In the end, outside forces like government opposition or other groups can make the social crisis worse. But many groups had made it through a failure crisis, with some hard-core activists bringing them back to life even after many years.

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Leadership and ideology play a big part in social movements:

People form social organisations when they try to work together to fight against inequality, discrimination, and poverty. Widespread group mobilisation has led to organised movements with clear ideas and leaders who have made big changes in the places where they started.

  • Movements need leaders because they help make clear what’s going on and shape the movement as a result.
  • Provide direction to a movement.
  • Don’t let it turn into a group of people who are desperate and out of control.
  • People expect their leaders to reflect what they think.
  • Leaders say what the people in the group think.
  • They give people’s points of view in an organised way.
  • How the participants try to reach the goals will depend a lot on the kind of leadership the movement can produce.


  • People follow the leader because of what he stands for, which are the ideas he puts in front of them.
  • The movement is kept going in part because of its Ideology.
  • It helps you understand what’s going on.
  • It gives people the right to do what they want.
  • Ideology helps people understand and explain the effects of what they do.
  • Ideology shows the goals, ways, and forms of how people and social groups act in the real world.
  • It gives a reason for different social, political, and moral ideas.
  • Ideology is what sets a social movement apart from isolated events.
  • Leaders make decisions based on their beliefs.

Life cycle of social movements:

The first stage shows the social unrest that is going on.Because of this, anxiety grows among everyone.

In the second stage, people feel like they have a problem in common and are excited about it as a whole.Some social problems are seen as the root cause of the unhappiness, and then the fun begins. The movement gets followers and a set of ideas to follow.There is trouble everywhere. This time is usually short and moves quickly to the next step.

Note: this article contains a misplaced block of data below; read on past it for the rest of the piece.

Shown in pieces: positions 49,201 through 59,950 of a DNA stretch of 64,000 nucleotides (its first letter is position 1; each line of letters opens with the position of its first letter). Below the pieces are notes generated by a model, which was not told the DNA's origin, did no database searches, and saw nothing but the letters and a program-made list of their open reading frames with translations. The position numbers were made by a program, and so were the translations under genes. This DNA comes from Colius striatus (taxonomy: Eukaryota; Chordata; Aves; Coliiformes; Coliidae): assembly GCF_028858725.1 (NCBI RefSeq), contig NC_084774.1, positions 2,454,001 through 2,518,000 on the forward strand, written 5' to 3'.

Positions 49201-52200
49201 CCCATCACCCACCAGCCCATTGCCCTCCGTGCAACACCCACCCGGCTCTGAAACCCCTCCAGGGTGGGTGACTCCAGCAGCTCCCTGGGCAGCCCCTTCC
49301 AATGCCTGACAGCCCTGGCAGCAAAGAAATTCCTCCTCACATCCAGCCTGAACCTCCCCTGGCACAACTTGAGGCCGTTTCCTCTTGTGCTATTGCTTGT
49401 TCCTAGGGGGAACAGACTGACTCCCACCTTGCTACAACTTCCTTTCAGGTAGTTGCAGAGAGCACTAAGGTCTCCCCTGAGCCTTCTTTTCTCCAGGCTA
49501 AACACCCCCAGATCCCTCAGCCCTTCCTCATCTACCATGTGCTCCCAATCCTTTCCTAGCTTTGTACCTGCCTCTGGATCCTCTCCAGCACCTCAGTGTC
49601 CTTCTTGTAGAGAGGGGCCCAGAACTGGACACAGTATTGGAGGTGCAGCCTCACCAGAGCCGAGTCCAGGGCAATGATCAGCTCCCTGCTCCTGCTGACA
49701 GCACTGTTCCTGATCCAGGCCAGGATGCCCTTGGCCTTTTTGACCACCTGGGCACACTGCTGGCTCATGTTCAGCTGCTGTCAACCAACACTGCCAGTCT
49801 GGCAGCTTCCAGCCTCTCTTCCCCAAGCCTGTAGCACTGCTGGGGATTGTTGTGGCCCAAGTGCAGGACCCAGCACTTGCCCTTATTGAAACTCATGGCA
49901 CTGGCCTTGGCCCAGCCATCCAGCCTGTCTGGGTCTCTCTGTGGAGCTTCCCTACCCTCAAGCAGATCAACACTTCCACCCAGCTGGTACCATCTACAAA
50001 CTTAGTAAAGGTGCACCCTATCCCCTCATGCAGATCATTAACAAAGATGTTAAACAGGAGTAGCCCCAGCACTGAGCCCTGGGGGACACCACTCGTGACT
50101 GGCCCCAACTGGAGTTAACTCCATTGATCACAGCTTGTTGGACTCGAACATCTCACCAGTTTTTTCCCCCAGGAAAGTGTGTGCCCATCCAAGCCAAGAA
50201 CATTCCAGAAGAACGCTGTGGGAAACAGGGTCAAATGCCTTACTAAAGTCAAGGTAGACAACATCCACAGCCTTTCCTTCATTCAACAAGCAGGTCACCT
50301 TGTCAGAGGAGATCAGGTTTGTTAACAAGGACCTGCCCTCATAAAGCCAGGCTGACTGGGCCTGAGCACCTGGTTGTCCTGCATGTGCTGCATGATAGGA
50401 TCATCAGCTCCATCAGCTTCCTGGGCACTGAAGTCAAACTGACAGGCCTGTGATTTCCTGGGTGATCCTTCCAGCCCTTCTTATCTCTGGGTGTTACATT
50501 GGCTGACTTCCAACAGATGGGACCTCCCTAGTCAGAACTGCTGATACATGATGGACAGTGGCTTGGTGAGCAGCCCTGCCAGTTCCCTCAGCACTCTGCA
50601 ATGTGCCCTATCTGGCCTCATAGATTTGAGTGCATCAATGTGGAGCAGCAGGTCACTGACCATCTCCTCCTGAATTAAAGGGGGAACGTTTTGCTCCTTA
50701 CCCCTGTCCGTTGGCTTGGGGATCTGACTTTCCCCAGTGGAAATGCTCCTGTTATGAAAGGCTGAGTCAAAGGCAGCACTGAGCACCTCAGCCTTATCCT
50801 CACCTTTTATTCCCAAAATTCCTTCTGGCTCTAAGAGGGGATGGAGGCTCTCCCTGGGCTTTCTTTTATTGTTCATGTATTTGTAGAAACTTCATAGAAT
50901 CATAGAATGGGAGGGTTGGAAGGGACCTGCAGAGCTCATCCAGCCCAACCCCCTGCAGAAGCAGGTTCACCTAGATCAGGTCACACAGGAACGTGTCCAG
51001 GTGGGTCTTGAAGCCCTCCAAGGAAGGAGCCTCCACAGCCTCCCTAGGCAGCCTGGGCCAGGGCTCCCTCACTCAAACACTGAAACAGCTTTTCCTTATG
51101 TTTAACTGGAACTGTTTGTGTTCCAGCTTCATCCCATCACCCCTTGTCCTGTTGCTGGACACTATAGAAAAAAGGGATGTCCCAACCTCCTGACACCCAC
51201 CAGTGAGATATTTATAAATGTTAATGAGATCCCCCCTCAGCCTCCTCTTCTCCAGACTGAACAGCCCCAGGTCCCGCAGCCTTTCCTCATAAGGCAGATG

The third stage is formalisation, though some movements, like migratory movements, may be able to work without formal organisation. Leaders and followers divide up the work.Fundraising becomes more organised, and ideas become better than they were before.Strategy and methods for protesting and taking action are made, and a moral case is made for why a certain course of action was right.

The fourth step is about putting things in place. The motion solidifies into a clear pattern.The agitators are replaced by efficient workers, and buildings and offices are set up.People in that culture start to agree with the goals of the movement. This time could go on forever.

In the fifth stage, things start to fall apart. Only a few groups make it all the way into the institutions. Some movements stop quickly, while others fall apart after their goals have been met.

All social movements: Change society in a big way. Help speed up the process of change. Influence the moral, political, social, and cultural lives of the people.


A revolution is a large-scale change in society. The word “revolution” comes from the Latin word “revolutio,” which means “to turn around.” A revolution is a major change in political power or organisational structures that happens in a short amount of time when the people rise up against the present leaders.Skocpol (1979) says that a revolution leads to a big process of reform or change.

John Dunn has pointed out that this means that those who take power must really be better at running the society than those who were overthrown. The new leaders must be able to reach at least some of their goals.If a group gets the official trappings of power but can’t run the country well, we can’t call it a revolution. It’s more likely that the society is in chaos or on the verge of falling apart.

People who take part in a revolution either threaten or use violence.Revolutions are political changes that happen because the people in power don’t want to give up their power and can’t be convinced to do so without violence or the fear of violence.